Want to float one of the West’s most popular rivers? You have roughly a 2% chance of getting a permit.

Nearly 60,000 people applied to raft the West’s four most popular rivers in 2022. The boating community says the federal government’s process to administer permits is broken.

Tracy Ross
The Colorado Sun
Boaters pine for solitude like this. It’s getting harder and harder to come by.
Tracy Ross/The Colorado Sun

Every winter until a few years ago, Nicole Silk could practically guarantee she would spend at least one week of her spring, summer or fall blissing out on a raft on a pristine wilderness river. 

There was no reason for her to believe otherwise — that’s how it had been for as long as she’d been a private boater. Each year from the mid-1990s through the early 2000s, she and her most trusted river friends would pay $6 each to submit an application for a permit that would allow them to raft one of the West’s nine most coveted rivers. 

They’d all have kept their summer calendars open, believing someone would score a permit on the Green, the San Juan, the Middle Fork or the Yampa, for example. Almost without fail, someone would, and the group would start planning their vacations. On their launch date, they’d row their kids, boats, camping supplies and, sometimes, dogs down an artery threading through the landscape, where they could disengage from the worries of their domestic lives and re-engage with friends, families and themselves.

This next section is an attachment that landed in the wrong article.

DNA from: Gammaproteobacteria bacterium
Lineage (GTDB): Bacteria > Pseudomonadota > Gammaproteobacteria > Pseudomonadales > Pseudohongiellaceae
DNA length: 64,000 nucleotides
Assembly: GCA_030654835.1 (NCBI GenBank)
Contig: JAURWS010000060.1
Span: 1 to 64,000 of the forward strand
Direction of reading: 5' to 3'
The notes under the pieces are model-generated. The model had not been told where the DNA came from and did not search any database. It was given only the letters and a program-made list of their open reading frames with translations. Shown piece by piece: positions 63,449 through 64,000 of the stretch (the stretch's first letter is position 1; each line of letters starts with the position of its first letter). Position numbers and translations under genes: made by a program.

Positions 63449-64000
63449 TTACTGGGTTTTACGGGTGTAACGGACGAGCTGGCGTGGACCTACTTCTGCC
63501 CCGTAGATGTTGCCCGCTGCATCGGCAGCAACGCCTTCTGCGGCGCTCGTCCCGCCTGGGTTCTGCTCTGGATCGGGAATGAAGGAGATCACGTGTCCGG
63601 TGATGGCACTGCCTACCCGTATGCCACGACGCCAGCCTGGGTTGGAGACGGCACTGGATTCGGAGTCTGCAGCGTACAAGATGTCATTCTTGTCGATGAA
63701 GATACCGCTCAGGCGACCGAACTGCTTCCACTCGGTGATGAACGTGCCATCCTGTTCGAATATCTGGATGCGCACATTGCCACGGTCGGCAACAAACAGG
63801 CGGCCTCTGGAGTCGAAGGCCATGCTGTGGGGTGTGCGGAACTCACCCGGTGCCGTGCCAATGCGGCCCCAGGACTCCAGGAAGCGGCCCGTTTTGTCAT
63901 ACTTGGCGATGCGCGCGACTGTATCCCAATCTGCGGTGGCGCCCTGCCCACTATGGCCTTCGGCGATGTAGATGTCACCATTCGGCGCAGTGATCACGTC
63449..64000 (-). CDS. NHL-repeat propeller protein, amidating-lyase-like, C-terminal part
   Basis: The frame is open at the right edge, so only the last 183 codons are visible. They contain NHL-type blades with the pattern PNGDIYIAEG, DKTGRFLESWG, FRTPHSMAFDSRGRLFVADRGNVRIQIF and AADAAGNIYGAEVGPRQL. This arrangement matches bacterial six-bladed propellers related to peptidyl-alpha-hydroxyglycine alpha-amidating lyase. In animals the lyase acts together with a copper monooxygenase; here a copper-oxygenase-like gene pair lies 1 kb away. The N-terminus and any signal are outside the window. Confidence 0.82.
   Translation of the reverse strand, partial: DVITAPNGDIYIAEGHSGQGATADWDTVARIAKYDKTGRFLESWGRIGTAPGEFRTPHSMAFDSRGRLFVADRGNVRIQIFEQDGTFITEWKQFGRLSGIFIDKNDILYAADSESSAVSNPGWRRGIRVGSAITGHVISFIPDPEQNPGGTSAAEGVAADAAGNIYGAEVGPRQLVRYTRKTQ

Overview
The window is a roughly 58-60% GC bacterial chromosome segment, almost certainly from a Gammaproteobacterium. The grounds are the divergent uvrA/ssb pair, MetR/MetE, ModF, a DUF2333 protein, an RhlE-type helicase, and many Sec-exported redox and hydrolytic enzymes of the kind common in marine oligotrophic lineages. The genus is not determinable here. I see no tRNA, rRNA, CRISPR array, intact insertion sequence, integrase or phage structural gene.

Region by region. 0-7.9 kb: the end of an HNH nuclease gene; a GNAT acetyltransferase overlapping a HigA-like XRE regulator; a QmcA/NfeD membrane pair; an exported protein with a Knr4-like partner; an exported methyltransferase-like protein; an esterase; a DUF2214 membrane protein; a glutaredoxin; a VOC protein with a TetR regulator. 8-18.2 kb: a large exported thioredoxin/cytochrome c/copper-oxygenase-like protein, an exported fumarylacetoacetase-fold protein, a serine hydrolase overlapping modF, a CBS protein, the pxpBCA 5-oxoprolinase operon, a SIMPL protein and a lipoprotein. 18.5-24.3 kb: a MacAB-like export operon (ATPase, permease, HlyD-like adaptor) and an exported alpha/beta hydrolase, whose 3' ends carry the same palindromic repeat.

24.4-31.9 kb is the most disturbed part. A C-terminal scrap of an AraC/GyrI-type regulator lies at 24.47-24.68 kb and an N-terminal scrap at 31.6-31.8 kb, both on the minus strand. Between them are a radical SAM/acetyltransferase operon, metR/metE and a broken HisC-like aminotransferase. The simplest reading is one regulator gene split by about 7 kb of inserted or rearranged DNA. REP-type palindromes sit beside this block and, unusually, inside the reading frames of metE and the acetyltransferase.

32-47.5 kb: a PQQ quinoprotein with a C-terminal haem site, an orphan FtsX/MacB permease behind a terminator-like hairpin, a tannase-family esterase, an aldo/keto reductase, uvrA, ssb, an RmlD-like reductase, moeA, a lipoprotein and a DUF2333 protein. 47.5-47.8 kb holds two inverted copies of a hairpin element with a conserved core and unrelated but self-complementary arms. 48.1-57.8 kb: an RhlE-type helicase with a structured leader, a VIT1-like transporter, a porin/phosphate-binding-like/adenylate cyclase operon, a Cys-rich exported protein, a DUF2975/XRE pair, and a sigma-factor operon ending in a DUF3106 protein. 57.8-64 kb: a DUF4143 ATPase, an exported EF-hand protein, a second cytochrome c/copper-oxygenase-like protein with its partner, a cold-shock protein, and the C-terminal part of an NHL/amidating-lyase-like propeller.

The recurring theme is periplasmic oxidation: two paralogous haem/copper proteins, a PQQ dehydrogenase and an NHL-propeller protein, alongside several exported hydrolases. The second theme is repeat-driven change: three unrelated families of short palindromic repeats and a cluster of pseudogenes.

But the days of private boaters counting on scoring yearly permits are over, confirmed by statistics released by Recreation One Stop, or, the federal interagency outdoor-adventure-reservation booking system, for seasons 2022 and 2023. 

Data released by the U.S. Forest Service shows applications for Idaho’s so-called Four River’s permit system nearly tripling since 2010. Similar increases are occurring on all of the west’s permitted rivers. (Provided by U.S. Forest Service)

Kevin Colburn, the national stewardship director of American Whitewater, called the data “stunning.” In 2022, applications for permits on four of the West’s most sought-after rivers — Idaho’s Middle Fork of the Salmon, the Main Salmon, the Selway and the Snake River through Hells Canyon, known together as the “Four Rivers” — surpassed 60,000 for a total of 1,054 permits. That’s a 300% increase over applications in 2012. 

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